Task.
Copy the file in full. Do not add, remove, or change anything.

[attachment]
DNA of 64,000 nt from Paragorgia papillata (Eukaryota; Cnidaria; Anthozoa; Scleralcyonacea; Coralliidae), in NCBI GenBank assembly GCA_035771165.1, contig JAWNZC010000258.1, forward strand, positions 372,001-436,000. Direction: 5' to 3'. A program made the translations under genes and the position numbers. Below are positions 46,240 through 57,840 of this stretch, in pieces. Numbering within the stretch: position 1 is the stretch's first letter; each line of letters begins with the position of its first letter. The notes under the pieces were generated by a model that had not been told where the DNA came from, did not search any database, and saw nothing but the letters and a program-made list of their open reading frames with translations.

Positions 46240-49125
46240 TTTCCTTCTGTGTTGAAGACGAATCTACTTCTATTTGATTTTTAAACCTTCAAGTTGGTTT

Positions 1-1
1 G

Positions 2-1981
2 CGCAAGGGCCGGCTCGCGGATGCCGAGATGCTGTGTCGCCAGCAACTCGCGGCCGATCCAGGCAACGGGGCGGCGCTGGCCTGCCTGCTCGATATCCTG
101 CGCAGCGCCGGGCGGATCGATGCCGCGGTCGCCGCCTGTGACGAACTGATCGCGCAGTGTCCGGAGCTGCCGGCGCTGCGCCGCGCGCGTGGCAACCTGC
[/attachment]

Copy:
DNA of 64,000 nt from Paragorgia papillata (Eukaryota; Cnidaria; Anthozoa; Scleralcyonacea; Coralliidae), in NCBI GenBank assembly GCA_035771165.1, contig JAWNZC010000258.1, forward strand, positions 372,001-436,000. Direction: 5' to 3'. A program made the translations under genes and the position numbers. Below are positions 46,240 through 57,840 of this stretch, in pieces. Numbering within the stretch: position 1 is the stretch's first letter; each line of letters begins with the position of its first letter. The notes under the pieces were generated by a model that had not been told where the DNA came from, did not search any database, and saw nothing but the letters and a program-made list of their open reading frames with translations.

Positions 46240-49125
46240 TTTCCTTCTGTGTTGAAGACGAATCTACTTCTATTTGATTTTTAAACCTTCAAGTTGGTTT

Positions 1-1
1 G

Positions 2-1981
2 CGCAAGGGCCGGCTCGCGGATGCCGAGATGCTGTGTCGCCAGCAACTCGCGGCCGATCCAGGCAACGGGGCGGCGCTGGCCTGCCTGCTCGATATCCTG
101 CGCAGCGCCGGGCGGATCGATGCCGCGGTCGCCGCCTGTGACGAACTGATCGCGCAGTGTCCGGAGCTGCCGGCGCTGCGCCGCGCGCGTGGCAACCTGC